WOMAN: The Washington Post editorial page took a stand the other day on one of the biggest issues now being debated in the District of Columbia. It had nothing to do with Medicare, taxes or the economy - but whether Washington's baseball team, the Nationals, should end the season of its young pitching star, Stephen Strasburg. The newspaper says, yes, siding with the team's general manager. But it's a controversial position because the Nat's seem headed for the playoffs. NPR's Joseph Shapiro explains.
JOSEPH SHAPIRO, BYLINE: The last time a baseball team in Washington got to the World Series was - well, it's been so long that the last time was in the musical, "Damn Yankees."
(SOUNDBITE OF BROADWAY MUSICAL, "DAMN YANKEES")
RAY WALSTON: (Singing) You got to have heart. All you really need is heart.
SHAPIRO: This is from the 1955 Broadway show. In it, a middle-aged man promises his soul to the devil - to be turned into a young slugger for the team he loves. Now, as tends to happen when you make a deal with the devil, this one goes sour. With Washington just about to beat the Yankees and get to the World Series, the devil decides to shut down Joe Hardy and turns him back into a middle-aged man. Okay, fast forward to today and Washington's real baseball team, the Washington Nationals. No baseball expert expected them to go to the World Series, but now they've got the best win-loss record in baseball. Better than the New York Yankees.
(SOUNDBITE OF WASHINGTON NATIONALS GAME BROADCAST)
SHAPIRO: Washington's got superior pitchers. All season long, the team's TV announcers have been calling the strikeouts of 24-year-old Stephen Strasburg.
(SOUNDBITE OF WASHINGTON NATIONALS GAME BROADCAST)
SHAPIRO: Two years ago when Strasburg tore a ligament in his pitching arm, there was fear his promising career was over. He needed surgery, he couldn't pitch for a year. So at the start of this season, way before the Nationals were a playoff contender, team officials said they were taking the advice of Strasburg's doctors. They put a limit on how many innings he'd pitch this year, to protect his arm for the future. Now, he's close to that limit and the Nationals are faced with shutting down their star before they even get to the playoffs.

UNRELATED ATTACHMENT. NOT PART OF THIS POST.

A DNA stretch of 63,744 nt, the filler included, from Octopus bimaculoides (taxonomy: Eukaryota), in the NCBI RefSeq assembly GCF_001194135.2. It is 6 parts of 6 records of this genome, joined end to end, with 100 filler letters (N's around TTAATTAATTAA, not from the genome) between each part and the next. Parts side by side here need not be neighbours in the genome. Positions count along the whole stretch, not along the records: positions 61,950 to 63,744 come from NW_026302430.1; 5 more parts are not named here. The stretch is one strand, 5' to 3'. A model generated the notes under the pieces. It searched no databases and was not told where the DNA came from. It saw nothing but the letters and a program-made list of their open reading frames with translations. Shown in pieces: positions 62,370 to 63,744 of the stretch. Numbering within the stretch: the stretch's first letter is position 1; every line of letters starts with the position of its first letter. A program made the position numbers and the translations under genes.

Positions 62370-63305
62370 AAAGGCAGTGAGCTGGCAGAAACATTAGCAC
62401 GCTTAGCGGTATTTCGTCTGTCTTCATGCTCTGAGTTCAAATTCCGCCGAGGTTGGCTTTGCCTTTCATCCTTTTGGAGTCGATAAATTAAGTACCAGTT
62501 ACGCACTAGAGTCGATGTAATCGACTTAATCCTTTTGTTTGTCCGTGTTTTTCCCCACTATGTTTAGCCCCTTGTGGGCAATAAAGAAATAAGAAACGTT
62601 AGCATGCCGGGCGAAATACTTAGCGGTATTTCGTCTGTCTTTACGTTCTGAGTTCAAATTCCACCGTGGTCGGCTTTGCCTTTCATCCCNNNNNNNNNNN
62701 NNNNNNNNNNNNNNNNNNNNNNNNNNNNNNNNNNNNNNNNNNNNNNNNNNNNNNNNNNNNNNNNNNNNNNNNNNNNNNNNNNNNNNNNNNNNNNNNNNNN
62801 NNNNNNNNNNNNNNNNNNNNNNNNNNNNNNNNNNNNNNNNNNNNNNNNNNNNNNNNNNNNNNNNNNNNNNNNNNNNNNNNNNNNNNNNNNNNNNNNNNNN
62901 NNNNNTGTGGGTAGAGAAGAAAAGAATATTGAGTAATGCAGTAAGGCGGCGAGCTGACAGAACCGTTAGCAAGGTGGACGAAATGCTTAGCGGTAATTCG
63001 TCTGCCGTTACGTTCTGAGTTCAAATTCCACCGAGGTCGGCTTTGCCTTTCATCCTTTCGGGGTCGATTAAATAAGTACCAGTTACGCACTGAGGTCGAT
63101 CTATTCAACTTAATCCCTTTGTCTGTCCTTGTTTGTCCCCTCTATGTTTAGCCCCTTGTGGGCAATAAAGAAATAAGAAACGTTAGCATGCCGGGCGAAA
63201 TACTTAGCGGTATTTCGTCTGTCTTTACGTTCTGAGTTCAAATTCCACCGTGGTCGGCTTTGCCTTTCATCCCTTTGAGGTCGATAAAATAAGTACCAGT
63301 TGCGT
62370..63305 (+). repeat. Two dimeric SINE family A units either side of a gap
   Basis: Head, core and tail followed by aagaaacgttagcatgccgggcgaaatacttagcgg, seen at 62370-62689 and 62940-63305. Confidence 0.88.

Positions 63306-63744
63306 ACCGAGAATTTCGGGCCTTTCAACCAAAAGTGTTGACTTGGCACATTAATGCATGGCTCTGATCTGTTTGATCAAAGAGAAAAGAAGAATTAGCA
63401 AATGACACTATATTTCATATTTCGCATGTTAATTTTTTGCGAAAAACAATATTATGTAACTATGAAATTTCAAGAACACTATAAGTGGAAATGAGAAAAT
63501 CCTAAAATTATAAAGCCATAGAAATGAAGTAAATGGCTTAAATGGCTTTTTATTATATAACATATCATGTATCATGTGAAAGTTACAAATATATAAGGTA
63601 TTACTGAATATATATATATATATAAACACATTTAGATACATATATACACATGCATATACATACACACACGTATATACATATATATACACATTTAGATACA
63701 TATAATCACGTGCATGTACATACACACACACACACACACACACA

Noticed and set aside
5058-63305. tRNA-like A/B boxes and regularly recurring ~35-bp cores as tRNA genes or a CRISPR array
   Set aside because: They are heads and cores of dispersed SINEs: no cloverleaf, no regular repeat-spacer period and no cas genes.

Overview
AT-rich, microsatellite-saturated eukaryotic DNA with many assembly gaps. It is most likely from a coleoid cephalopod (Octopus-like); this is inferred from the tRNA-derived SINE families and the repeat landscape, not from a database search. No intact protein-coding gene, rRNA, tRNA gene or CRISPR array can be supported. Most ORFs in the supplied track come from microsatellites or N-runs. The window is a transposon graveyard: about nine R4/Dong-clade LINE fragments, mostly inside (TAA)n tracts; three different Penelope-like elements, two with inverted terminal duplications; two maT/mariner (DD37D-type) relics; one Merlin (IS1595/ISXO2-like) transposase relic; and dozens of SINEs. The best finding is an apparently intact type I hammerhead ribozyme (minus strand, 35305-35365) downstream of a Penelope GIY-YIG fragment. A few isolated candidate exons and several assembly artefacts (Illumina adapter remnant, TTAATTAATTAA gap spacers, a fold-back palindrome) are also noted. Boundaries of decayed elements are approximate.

(SOUNDBITE OF BROADCAST, "MLB NETWORKS")
KEVIN MILLAR: Okay, end of September, the Nationals are there, they need him, pitch. What, his arm's going fall off in four years? Who knows.
SHAPIRO: That's Kevin Millar on the MLB Network. And he speaks for a lot of other ex-players and current ones - that when your team gets a rare shot at the playoffs, you play. Even Tommy John, the first pitcher to have the surgery that saved Strasburg's career, says Strasburg should keep pitching. But a lot's changed in baseball since 1974, when Tommy John had Tommy John's surgery. For one thing, Tommy John, even at the height of his career, never made the millions of dollars a year that Stephen Strasburg is making at the start of his. Today, a baseball player is a long-term investment. Mike Rizzo, the general manager for the Nationals, talked about Strasburg last month on ESPN.
(SOUNDBITE OF BROADCAST, "ESPN")
MIKE RIZZO: We're certainly going to do what's best, in the best interest of Stephen Strasburg, because what's in the best interest of him is in the best interest of the Nationals long-term.
SHAPIRO: Rizzo says the team ruled out ending Strasburg's regular season early because he'd still have to keep throwing, even if not in the game, in between. Rizzo's decision gets support from Strasburg's powerful agent, Scott Boras.
SCOTT BORAS: Because we have all these studies that show for players that throw too many innings prior to the age of 24, their chance of pitching for a significant number of years past the age of 30 are dramatically limited.
SHAPIRO: It's not rock solid science and it's not true for every pitcher but there's enough evidence for Strasburg's agent, his surgeon, and his team to worry. And that's why Stephen Strasburg will go along, reluctantly, with the decision to end his season before his team can get to the playoffs. Joseph Shapiro, NPR News. Transcript provided by NPR, Copyright NPR.